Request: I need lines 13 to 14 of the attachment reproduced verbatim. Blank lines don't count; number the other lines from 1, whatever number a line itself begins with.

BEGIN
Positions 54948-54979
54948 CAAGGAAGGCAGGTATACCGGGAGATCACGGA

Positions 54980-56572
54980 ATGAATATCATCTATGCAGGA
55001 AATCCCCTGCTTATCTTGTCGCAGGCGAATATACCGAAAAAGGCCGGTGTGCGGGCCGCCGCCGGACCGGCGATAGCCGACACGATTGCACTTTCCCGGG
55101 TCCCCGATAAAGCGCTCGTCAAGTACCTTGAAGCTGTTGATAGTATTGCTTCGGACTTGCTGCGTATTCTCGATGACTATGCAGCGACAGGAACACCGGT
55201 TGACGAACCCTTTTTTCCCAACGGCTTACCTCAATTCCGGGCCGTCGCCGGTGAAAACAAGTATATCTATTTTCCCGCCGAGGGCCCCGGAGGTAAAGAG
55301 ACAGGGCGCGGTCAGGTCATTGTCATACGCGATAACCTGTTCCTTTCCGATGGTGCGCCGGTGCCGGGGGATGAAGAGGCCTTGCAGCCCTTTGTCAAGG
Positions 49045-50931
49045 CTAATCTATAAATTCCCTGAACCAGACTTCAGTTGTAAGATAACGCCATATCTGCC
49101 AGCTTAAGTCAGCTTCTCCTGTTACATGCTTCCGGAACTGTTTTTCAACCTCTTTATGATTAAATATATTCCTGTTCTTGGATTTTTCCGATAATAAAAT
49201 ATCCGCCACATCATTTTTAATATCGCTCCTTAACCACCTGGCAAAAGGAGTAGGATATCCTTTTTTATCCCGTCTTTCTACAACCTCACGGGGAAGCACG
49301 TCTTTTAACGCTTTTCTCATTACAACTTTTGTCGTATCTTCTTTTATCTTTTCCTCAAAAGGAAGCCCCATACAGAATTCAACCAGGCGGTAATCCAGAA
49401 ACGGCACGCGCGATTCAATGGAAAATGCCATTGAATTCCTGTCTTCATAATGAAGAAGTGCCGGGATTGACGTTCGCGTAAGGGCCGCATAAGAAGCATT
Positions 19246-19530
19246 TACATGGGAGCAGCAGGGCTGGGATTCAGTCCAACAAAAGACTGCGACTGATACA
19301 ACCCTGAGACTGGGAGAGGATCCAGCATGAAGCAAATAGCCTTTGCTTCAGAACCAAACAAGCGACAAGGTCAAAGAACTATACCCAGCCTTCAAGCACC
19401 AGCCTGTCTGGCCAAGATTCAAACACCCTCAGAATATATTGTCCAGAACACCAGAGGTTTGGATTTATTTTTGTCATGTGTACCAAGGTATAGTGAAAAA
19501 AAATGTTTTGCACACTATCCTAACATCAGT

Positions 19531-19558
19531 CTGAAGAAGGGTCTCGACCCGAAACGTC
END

49301 TCTTTTAACGCTTTTCTCATTACAACTTTTGTCGTATCTTCTTTTATCTTTTCCTCAAAAGGAAGCCCCATACAGAATTCAACCAGGCGGTAATCCAGAA
49401 ACGGCACGCGCGATTCAATGGAAAATGCCATTGAATTCCTGTCTTCATAATGAAGAAGTGCCGGGATTGACGTTCGCGTAAGGGCCGCATAAGAAGCATT